Similar to Interactive-Case-Based Learning activities, WebQuests incorporate Problem-Based-Learning (PBL) case-based studies and resources from the World Wide Web. Unlike Interactive Case Based Learning activities, WebQuests derive information from both prior knowledge and new resources, many, if not all, of which are internet-based.
WebQuests are inquiry-oriented activities in which some or all of the information that students interact with comes from internet resources. These activities were first designed by Bernie Dodge and Tom March at San Diego State University in 1995. WebQuests can be short (1-3 class periods) or long (more than 3 class periods) term projects, but share the following general outline:
- An introduction with background information;
- A task that is doable and interesting;
- A set of information sources (most, if not all derived from the World Wide Web) that are needed to complete the task;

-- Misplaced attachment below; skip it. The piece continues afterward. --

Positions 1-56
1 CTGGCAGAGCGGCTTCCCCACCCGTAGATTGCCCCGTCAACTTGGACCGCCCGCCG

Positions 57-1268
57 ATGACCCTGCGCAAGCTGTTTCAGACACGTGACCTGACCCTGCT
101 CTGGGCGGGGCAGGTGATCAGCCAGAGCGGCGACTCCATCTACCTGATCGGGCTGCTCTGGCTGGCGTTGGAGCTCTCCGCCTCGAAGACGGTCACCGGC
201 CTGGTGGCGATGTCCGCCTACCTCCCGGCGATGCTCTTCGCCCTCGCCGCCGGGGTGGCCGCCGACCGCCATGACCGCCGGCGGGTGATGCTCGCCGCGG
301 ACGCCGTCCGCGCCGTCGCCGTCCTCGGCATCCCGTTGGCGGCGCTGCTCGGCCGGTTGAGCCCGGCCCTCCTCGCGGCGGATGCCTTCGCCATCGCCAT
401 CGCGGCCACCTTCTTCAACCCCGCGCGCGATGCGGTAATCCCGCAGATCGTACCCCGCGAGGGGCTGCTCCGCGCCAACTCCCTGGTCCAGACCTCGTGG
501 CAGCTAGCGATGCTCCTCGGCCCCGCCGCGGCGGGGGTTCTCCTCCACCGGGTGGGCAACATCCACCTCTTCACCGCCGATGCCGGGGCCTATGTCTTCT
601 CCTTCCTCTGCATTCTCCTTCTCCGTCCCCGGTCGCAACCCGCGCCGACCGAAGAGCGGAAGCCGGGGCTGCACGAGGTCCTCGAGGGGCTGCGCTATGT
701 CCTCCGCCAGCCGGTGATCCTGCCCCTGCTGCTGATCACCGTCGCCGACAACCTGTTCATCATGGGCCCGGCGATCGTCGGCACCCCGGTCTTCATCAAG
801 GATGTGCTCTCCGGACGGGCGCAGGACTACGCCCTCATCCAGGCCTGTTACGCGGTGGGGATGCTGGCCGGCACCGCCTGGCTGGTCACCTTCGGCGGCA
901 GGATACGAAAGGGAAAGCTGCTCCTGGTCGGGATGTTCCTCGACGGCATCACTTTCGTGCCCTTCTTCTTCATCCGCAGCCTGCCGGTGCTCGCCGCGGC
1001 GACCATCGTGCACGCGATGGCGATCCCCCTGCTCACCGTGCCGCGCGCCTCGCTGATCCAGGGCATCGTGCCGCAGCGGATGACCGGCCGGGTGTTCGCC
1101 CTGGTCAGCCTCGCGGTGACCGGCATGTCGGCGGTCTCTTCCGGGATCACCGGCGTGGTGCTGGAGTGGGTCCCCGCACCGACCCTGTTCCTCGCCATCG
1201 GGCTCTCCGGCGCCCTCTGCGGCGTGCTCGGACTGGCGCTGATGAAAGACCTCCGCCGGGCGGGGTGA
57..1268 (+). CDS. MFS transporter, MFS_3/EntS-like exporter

- A step-by-step description of the process learners may use to accomplish the task
- Guidance on how to organize acquired information (e.g. guiding questions, directions to complete frameworks such as timelines, concept maps, or cause and effect diagrams) This might also include an evaluation section so that students know what is expected / how they will be graded (i.e., Cedar Swamp Evaluation);
- A conclusion that brings closure to the quest, reviews what has been learned, and encourages learners to extend their experiences into other domains.
WebQuests may be utilized as group activities, single or multidisciplinary, and enhanced by a fictional motivational, role-playing element (e.g. student plays a detective, scientist, etc.). This information has been derived from Bernie Dodge's website.